Also, it doesn't have to be all or nothing. You can get tutoring when it makes sense.

Here are some ideas to get you rolling:

Smarthinking.com is an online live tutoring system that seems better than the others like it out there.

Some programs also offer self-paced programs that focus on the master of the material, and you can have an instructor as part of that who can make appointments for live, online tutoring sessions. The instructors in our personalized learning program do this, and both the students and instructors enjoy this option.

PersonalProfessors has a video module approach and limited amount of live tutoring (it is a great program for math -- had my daughter use it).

Some colleges also have student mentors or tutors who need to put in so many hours as part of their program. I think University of Washington might do this.

WriteGuide has a writing tutor service.

Online automated resources abound too:
VantageLearning for writing... Aleks Math from Glencoe...
_________________
People who say it cannot be done should not interrupt those who are doing it!
~K-12 accredited, online & offline, personalized to learning styles, interests, goals:
www.cmacademy.org
www.achieveonline.org
Back to top
View user's profile Send private message Visit poster's website
thinks
User


Joined: 14 Nov 2008
Posts: 17
Location: New Zealand

PostPosted: Fri Nov 14, 2008 9:00 pm    Post subject: Reply with quote

Children resisting what their parents are trying to impress on them is perfectly normal, and tends to be highlighted in the homeschooling situation. Having been through this myself, I see it as a power conflict. The children are used to you as Mum, or as Dad, and not as 'teacher'. Maybe as the teacher, we're suddenly IMPOSING things on them, whereas up until now things have always been -- to some extent-- negotiable.

So my suggestion is, PERSEVERE. It will come. Your child needs to understand that you are working TOGETHER on this. The "guide on the side" rather than "the sage on the stage" is the point to remember. So, in practical terms: offer your child CHOICES, as well as CHALLENGES. Let your child choose to do either this, or that. Or choose to do this FIRST, before that. Children need to have some autonomy in their learning process, and also need to make decisions for themselves as well as learn the CONSEQUENCES of those decisions. This is more important than facts, in my opinion!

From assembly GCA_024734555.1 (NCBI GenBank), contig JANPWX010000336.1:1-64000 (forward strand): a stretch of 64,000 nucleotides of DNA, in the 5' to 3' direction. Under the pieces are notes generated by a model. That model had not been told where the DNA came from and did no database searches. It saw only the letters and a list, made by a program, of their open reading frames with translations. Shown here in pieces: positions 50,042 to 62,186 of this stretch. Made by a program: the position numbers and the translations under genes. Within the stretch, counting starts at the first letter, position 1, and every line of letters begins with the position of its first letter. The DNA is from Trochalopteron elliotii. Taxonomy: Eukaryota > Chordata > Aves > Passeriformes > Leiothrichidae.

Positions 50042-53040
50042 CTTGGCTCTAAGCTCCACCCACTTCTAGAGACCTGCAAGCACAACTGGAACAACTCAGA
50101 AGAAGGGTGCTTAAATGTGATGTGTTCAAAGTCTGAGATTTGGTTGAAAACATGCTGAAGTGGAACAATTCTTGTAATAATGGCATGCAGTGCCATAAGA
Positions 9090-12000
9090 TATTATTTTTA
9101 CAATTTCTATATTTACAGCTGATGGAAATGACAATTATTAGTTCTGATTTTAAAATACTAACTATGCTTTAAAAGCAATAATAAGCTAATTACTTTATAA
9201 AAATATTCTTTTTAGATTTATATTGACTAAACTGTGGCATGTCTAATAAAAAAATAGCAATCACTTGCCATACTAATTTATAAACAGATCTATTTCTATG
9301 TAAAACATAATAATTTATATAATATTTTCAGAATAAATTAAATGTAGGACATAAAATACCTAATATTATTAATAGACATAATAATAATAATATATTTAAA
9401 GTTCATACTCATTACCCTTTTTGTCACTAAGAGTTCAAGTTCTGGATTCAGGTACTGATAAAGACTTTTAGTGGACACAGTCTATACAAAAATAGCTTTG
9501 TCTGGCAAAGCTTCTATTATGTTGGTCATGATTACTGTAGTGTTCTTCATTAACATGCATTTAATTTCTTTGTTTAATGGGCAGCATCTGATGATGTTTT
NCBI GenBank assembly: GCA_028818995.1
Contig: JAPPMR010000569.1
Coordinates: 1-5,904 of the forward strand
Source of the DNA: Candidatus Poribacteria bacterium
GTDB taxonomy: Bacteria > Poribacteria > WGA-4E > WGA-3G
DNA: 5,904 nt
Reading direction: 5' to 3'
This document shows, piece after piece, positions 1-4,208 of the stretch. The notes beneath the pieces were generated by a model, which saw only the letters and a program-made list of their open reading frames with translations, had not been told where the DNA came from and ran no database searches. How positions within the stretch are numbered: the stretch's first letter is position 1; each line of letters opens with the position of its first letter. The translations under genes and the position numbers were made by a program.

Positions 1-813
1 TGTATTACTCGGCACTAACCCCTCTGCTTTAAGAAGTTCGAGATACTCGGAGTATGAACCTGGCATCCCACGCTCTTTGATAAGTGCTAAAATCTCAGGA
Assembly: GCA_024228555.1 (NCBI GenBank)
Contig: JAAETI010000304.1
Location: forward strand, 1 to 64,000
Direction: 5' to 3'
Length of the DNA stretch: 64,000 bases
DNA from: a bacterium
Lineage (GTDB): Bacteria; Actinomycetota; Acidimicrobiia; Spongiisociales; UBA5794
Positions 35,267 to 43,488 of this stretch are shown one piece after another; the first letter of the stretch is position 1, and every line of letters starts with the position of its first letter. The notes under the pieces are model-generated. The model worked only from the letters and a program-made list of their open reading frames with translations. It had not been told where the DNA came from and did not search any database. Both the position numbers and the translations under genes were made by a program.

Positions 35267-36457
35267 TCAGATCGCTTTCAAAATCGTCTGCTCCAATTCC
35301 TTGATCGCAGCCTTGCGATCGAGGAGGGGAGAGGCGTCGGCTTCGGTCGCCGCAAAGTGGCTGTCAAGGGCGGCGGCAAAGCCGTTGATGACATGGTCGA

_________________
Cheers
Jean Edwards in New Zealand
http://www.thinkshop.org
blog: http://www.onthinking.co.nz
Back to top
View user's profile Send private message Visit poster's website
Dianne Dachyshyn
User


Joined: 23 Nov 2008
Posts: 17
Location: Edmonton, Alberta, Canada

PostPosted: Wed Nov 26, 2008 6:49 pm    Post subject: Online tutoring or teaching can enhance homeschooling Reply with quote

There are so many opportunities to learn today and so many ways to do it! I have seen some excellent courses delivered online and some homeschoolers that I know have benefitted a great deal from such courses. I would certainly limit the number of courses delivered this way, mostly because I don't think that it's a good idea to sit in front of a screen all day.

I currently teach an online French course to some grade sevens and it's been kind of fun. This is my first year doing it, but the kids have responded very well.

As far as undermining your values, I think that you have the best of both worlds here. You can have another teacher deliver a course to your child, but you have complete access to and awareness of the material and how it is being presented.

It depends on the needs of the family and of the individual child. Online learning is not for everyone, but it can be a very nice way to enhance the rest of your homeschooling program.
_________________
Dianne Dachyshyn
www.homeschoolwell.com
Back to top
View user's profile Send private message Visit poster's website
berrtus
User


Joined: 25 Jan 2009
Posts: 7
Location: Beaverton

PostPosted: Fri Apr 24, 2009 10:05 am    Post subject: Re: Does using an online tutor undermine homeschooling? Reply with quote

mike wrote:
I have been a high school teacher for 19 years and I am a parent of three. Despite the fact that I know my children's public school curriculum inside out... and can help them with almost any subject...they never ask me for help... and aren't receptive to my help. Sad
I find I can say the same thing over and over, but if a stranger (I mean - non parent) says it, they seem to believe it... understand it the first time. (And it's like I had never said the same thing before.)
I often wonder how homeschool parents are able to teach their children so their children will be receptive to learning. Is it a struggle? Is it the struggle?
If it is a struggle to have your children learn from you... is an online homeschool tutor taking away from the homeschooling experience? I mean does it undermine it in some way. Or are there homeschoolers who see it as enrichment. My question ultimately is... Can an online homeschool tutor promote the concept of homeschooling?

Mike